There has been a lot of hype during the last week or so about a likely general election in Canada, right in the middle of the largest health pandemic in our modern history. That it would not actually happen, however, was really never in doubt.
For all of their posturing and all of their indignation and all of their drama, the New Democratic Party was going to prop up the Trudeau Government no matter what, and that is what they did and will do for the foreseeable future. They really don’t have a choice. They have been effectively displaced with the current government’s total occupation of the political left, and many of their seats would be in jeopardy if an election were held.
The Trudeau Liberals know this, and that is why they were prepared to risk an election. They are currently eight points ahead in the polls and this could be their best chance of winning a majority government. They know that there is a tendency not to throw out governments during a national crisis. They were also bolstered by a recent government re-election win in Nova Scotia and another likely re-election (it actually happened last night) in British Columbia. Both of these elections were called well before they were required, in a self-serving effort to ride the COVID-19 pandemic from minority to majority governments. In both cases it worked.
The problem for the Trudeau Government, however, was that they remained hesitant, based on polling, to shoulder the blame for forcing an election barely a year after the last one and at a time when Canadians are being hit with a second wave of COVID-19.
But the Conservatives handed them an opportunity and that is when the Liberals got clever, or thought they did. From the Liberals’ perspective, one way or the other, they had nothing to lose.
Conservative Opposition Leader Erin O’Toole presented a motion in Parliament to establish an anti-corruption and conflict of interest committee. The original language in the motion was too partisan and an error on O’Toole’s part, but an amended form received the support of the Bloc Québécois, and the NDP made noises about supporting it as well until it became a confidence vote.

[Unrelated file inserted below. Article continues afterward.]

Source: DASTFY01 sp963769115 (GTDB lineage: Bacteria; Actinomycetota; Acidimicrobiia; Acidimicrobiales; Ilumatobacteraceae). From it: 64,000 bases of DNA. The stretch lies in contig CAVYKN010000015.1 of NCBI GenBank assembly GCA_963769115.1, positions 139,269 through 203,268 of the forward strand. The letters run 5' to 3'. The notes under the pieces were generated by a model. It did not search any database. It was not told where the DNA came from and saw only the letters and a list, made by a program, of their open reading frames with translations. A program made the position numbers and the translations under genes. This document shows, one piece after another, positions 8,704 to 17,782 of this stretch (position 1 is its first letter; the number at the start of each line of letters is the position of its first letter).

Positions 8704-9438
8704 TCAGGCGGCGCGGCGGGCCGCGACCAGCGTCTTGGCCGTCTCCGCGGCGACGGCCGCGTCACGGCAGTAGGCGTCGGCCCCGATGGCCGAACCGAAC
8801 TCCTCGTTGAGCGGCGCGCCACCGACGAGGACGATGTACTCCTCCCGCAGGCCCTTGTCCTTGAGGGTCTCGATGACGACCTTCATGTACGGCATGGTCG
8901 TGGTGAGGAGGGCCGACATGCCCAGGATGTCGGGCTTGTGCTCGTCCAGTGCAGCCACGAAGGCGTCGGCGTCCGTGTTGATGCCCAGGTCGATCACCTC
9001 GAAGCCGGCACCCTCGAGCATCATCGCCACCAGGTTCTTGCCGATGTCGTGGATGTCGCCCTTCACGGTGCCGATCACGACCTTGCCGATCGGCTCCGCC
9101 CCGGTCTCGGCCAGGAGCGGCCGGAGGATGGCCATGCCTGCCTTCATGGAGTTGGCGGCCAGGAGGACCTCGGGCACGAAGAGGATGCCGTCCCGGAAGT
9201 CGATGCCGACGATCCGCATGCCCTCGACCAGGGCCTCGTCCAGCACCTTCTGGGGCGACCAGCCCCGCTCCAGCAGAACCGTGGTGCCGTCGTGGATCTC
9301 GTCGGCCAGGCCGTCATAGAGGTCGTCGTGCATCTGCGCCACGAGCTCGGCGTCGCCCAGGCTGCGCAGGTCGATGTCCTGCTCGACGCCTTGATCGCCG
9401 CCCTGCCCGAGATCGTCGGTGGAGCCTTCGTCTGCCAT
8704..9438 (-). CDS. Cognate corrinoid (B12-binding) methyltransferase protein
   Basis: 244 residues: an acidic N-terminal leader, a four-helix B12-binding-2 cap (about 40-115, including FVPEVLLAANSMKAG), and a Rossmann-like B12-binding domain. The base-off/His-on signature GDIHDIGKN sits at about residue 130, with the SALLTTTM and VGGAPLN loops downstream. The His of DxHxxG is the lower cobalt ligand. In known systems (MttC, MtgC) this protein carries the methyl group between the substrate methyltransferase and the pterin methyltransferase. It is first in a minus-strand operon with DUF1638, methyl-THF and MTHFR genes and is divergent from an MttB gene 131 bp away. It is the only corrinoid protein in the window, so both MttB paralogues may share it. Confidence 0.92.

Unless I have missed one along the way, there has never been, in the history of Canadian parliamentary democracy, a vote of non-confidence in the Government based on the formation of a committee. If it has occurred, it was rare indeed.
The usual process is for a vote of non-confidence to be initiated by opposition parties after a speech from the throne, a budget, or the Government’s handling of a national crisis. None of these were a factor in the political crisis that the Trudeau Government engineered last week. It was simply a case of fancy footwork.
Make no mistake, it was the Liberal Government and not any of the opposition parties that triggered a non-confidence vote in the House of Commons last week. No opposition party wanted an election. Only the Liberals were prepared to take that risk, and that was for three reasons.
The Government believed they had the best chance to ride the COVID wave to win another term of government, possibly with a majority, if an election were held now. It was also an opportunity to put the NDP in an impossible position, calling their bluff and showing them for the lapdogs that they are. How humiliating. Most importantly, however, perhaps because there was more to hide, the Trudeau Government REALLY did not want that committee to look into their behaviour, and therein to me lies the rub.
No one wants a federal election right now, so that in itself is a relief. But it is the Liberals themselves who lit that fuse and no one else, and the implications of that are serious. Once again, for their own purposes, they are demonstrating a contempt for Parliament and attempting to mute its ability to effectively perform the primary duty of a parliamentary democracy, and that is to provide effective oversight of the government of the day.
Journalist Andrew Coyne, hardly a Conservative apologist, said it best when he said this: “Amid all the partisan posturing, let’s not forget there’s a pretty important principle at stake here. If the government can just dissolve Parliament whenever Parliament starts asking difficult questions, then we haven’t got much of a Parliament, or a parliamentary democracy.”
Andrew Coyne also said, “It’s not ‘silly political games’ for MPs to want to question government ministers about serious apparent ethical violations. Or anything else for that matter.” Parliamentary committees are an important and essential element of that democratic process.
In the past few months alone, the prime minister has tried to shut down Parliament twice. He prorogued Parliament this summer for no real reason other than to get out from under its scrutiny of the We Charity scandal. And now he has threatened a pandemic election solely to prevent the formation of a parliamentary committee on ethical or corrupt behaviour, effectively signalling he has more important things to do than to be held accountable. I find it hard to believe that anyone of any political persuasion would see this as anything other than an assault on the democratic process and a signal to Government that they can do anything they want.
Diminishing the role of Parliament may be expedient for Government, especially one with a clear record of ethical violations, but the implications of that are very serious. Furthermore, complacency of an electorate to get really exercised about it during a pandemic is understandable. But at the end of the day, the question must be asked: Is this good for democracy? Is this good for Canada?
Surely, we need to think about that.
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